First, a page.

Badness BRUEing?

    NextPrevious

    Badness BRUEing?

    For the very few things they actually do, babies can be very complicated. Breathing irregularities especially can pose a challenge to providers. Knowing the difference between a benign and a dangerous cause for apnea/cyanosis/loss of muscle tone or choking is difficult and underlies the diagnosis of BRUE.

    BRUE (brief, resolved, unexplained event) usually occurs in the first 2 months of life and is defined as a combination of apnea, color change, loss of muscle tone, choking or gagging. Risk of subsequent death is 0%-6% driven in large part by those BRUE cases requiring CPR.

    Underlying causes (https://www.ncbi.nlm.nih.gov/pubmed/15499062)

    • Unknown (41%)
    • GERD/Choking/Laryngospasm (31%)
    • Seizure (11%)
    • URI/Respiratory infection (8%)
    • ENT infections (3.6%)
    • Other (5%)
    • Non-accidental trauma (1%)

    Workup: if the child appears and well in your care and symptoms are not reoccurring, how do you determine if this is a dangerous or benign event?

    • Detailed history including surrounding events, recent illness, sleeping/eating habits, family history, possible exposures and tobacco/alcohol/drugs in the house
    • Watch the child in the ED for reoccurrence
      • Remember that healthy newborns can have non-pathologic respiratory pauses up to 30s and runs of bradycardia for up to 10s during sleep (tricky babies)
      • Labs are typically not useful if the child appears well in your care

    Disposition: Traditionally BRUE cases are admitted for observation. https://www.ncbi.nlm.nih.gov/pubmed/22743742 attempted to develop a decision rule for discharging a patient home. Those who can be safely discharged are:

    • Premature with URI sx
    • Full-term with non-cyanotic color change
    • Full-term with cyanotic color change and a history of choking during the episode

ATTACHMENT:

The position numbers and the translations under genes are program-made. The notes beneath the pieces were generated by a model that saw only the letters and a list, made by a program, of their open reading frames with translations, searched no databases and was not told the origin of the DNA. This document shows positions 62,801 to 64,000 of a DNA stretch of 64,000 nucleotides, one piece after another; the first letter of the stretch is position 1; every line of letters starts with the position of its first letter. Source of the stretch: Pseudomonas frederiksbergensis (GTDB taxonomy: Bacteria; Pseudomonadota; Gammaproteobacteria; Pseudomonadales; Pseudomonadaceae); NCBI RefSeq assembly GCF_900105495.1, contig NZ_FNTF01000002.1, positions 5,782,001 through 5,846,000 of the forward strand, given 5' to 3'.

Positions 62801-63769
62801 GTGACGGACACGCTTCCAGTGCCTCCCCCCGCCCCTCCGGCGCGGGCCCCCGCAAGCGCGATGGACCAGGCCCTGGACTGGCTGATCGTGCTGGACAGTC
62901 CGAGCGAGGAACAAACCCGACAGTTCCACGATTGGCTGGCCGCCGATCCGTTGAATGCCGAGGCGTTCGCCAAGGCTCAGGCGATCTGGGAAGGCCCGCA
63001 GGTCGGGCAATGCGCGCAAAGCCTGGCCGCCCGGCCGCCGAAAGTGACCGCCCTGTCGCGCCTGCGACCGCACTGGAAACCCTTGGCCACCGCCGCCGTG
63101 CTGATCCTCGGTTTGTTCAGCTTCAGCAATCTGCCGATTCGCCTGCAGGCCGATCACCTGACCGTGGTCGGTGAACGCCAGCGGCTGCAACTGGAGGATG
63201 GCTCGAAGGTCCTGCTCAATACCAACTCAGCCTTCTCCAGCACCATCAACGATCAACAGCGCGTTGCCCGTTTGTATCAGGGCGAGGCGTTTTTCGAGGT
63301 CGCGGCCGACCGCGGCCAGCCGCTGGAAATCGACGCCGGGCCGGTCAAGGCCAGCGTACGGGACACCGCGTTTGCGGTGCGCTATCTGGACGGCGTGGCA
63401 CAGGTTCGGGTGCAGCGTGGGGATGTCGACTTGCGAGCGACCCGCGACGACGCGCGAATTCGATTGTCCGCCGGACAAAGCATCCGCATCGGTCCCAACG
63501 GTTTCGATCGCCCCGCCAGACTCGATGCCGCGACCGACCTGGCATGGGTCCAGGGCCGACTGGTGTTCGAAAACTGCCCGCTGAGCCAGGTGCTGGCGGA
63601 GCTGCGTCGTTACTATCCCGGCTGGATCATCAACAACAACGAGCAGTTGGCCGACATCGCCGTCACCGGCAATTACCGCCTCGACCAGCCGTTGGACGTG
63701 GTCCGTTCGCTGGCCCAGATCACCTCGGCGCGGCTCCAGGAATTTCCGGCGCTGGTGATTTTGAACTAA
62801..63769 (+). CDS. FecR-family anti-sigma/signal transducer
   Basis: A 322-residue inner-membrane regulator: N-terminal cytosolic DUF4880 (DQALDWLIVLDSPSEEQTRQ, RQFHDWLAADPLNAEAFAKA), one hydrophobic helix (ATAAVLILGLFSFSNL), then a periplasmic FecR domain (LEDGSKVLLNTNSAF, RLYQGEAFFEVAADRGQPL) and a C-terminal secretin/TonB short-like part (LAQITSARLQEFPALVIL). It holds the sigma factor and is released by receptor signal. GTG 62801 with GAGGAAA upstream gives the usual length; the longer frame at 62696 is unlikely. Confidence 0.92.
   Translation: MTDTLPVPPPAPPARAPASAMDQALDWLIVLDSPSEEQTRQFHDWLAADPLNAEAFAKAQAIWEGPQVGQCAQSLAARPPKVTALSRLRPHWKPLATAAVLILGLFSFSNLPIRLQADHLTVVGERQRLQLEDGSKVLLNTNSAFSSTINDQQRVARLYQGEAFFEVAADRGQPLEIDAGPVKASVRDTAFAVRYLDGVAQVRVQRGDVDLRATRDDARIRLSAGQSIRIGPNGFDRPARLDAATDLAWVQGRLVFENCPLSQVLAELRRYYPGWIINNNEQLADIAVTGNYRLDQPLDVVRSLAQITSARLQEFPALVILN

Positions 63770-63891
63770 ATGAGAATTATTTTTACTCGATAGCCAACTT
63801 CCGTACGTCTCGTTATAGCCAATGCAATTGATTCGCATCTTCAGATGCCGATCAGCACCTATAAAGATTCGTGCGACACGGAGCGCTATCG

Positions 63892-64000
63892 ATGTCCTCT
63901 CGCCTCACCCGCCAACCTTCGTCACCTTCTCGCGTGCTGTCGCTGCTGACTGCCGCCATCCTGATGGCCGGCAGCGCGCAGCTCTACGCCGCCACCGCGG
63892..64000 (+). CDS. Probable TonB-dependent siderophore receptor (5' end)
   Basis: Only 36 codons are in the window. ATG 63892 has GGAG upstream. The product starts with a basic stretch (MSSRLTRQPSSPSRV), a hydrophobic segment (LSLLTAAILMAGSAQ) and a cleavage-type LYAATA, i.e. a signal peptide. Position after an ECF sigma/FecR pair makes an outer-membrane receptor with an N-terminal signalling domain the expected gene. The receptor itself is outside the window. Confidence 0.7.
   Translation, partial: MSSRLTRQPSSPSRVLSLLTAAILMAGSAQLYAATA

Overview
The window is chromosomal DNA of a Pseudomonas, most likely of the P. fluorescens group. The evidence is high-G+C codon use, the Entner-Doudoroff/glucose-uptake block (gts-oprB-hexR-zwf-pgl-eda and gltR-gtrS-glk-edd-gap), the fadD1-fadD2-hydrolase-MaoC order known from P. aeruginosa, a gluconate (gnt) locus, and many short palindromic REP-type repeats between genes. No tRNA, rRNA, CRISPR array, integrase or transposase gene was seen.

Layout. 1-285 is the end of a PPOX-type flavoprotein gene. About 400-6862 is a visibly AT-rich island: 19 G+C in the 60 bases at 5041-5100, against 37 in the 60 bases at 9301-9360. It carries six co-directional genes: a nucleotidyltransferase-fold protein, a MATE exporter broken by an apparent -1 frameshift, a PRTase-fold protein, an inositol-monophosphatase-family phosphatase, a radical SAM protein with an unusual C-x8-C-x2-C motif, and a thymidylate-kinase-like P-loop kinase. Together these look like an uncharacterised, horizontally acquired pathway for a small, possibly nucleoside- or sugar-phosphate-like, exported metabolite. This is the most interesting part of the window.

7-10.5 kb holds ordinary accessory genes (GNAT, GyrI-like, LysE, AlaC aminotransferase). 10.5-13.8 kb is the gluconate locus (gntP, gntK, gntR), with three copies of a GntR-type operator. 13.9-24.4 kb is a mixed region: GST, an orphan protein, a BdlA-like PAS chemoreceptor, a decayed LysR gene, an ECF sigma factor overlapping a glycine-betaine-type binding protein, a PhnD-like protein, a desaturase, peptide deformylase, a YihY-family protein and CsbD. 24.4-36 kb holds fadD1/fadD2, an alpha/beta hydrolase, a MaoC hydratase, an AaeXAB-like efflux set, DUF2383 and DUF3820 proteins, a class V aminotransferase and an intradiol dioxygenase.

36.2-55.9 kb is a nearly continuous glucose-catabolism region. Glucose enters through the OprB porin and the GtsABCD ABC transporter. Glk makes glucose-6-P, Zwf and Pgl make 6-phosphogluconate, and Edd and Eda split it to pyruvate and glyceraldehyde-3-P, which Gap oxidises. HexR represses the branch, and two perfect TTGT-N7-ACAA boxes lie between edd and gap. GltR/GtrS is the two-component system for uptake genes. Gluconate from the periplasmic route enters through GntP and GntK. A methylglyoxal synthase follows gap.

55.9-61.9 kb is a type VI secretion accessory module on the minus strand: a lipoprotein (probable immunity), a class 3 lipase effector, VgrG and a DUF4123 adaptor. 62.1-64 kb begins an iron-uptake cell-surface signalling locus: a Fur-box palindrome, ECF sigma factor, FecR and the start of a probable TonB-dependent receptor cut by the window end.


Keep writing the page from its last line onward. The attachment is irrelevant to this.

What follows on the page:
This method will drastically decrease admission rates, but misses 3.8% of patients with serious events. Thus clinical gestalt is still important when considering a child with an unexplained apnea event.

    • Welcome! This is the website for the Mount Sinai Emergency Ultrasound Division. It serves as an information resource for residents, fellows, medical students and others seeking information about point-of-care ultrasound. There is a lot ofRead more

    • Put down that FOBT

      “The HgB has dropped, have you checked a guaic?” How many times have you checked a FOBT in your workup for anemia? Let’s take a look at what FOBT is supposed to be used for. FOBTRead more

    • A ‘normal’ chest Xray

      What do you see when you take a look at this Chest radiograph? It isn’t immediately noticeable (and was read as normal), and is a good reminder of why you should always check your ownRead more

    • Overshot that INR

      There have been a few cases of supra-therapeutic INR in the Sinai ED recently, and at the request of one of our superstar interns, below you will find a brief set of recommendations regarding SupratherapeuticRead more

    • Ketamine PSA with Desaturation

      During a busy day in the ED, it becomes apparent that the pulling and yanking on your patient’s shoulder has done absolutely nothing to reduce their shoulder. You perform your pre-procedure PSA Checklist, know that thisRead more

    • Sinusitis In Pediatrics?

      You’re working in pediatrics, when a mother comes in stating her 5 year old has sinusitis. He presents with fever, cough, runny nose, and some discomfort over where his frontal sinuses are. Does he haveRead more

    • Ring Removal

      Over the past week, we’ve had a strange uptick in number of patients presenting to the ER with rings stuck on their finger. This is a quick review on the options that you have regardingRead more

    • TPA For Minor Stroke?

        So, you’re working in the ED when a new stroke code is activated. You walk over and see a young gentleman with the complaint of left facial tingling, right arm and leg weakness withRead more

    • Central Line Wizardry

      I was scrolling through twitter this morning when I came across a quick video from @CriticalCareNow for an awesome central line trick. And then I went to his feed and found some more. They areRead more

    NextPrevious